So this summer, I’ve decided to tame the beast with the goal of limiting time on social media to 30 minutes daily and blogging to three hours weekly. I will keep track with a daily record and post my weekly time statistics on my socials. Interested in joining me? Here are EIGHT ideas to get us started.

Idea #1: Set the timer. I plan to use my phone’s timer, setting the time for the exact amount of time I’m allotting for a particular social media/blog effort.  When the timer goes off, I will stop!

Idea #2: Make a schedule for when you will be accomplish your platform efforts.  I’m hoping this will help me break a bad habit of hopping onto my socials whenever the fancy strikes – especially after I’ve posted something for the day and want to see if anyone has commented/liked/shared etc.  My plan is to pop on to my platforms three times a day for 10 minutes each. Once in the morning, once in the afternoon, and once at the end of the day.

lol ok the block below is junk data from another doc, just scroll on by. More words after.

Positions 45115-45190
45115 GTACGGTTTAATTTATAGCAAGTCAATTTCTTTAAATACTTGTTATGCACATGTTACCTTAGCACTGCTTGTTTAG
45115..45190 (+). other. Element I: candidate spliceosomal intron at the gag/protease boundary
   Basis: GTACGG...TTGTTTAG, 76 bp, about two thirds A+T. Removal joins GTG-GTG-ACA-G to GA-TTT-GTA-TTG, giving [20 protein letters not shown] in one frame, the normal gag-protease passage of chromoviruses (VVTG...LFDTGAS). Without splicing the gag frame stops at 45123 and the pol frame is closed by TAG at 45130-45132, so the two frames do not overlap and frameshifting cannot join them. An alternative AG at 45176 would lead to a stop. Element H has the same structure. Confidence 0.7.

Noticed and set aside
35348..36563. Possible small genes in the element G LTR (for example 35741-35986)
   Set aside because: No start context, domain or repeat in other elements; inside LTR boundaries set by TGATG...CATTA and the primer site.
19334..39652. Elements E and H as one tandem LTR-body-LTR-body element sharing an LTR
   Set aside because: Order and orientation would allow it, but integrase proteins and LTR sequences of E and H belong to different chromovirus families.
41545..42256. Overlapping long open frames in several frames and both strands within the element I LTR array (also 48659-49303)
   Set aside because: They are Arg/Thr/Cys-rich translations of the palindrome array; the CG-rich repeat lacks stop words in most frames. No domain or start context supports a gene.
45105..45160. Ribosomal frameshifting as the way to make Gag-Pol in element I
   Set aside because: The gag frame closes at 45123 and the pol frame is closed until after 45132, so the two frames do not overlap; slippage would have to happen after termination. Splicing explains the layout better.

Idea #3: Decide ahead of time what your goal is for popping on. My goals will include posting something new, responding to any interactions on my feeds, and taking time to interact on others’ feeds. I will also spend occasional 10 minute sessions, growing my sphere by liking, following, and friending others across a range of interests – i.e. authors/illustrators, educators, bloggers, librarians, churches, parenting etc.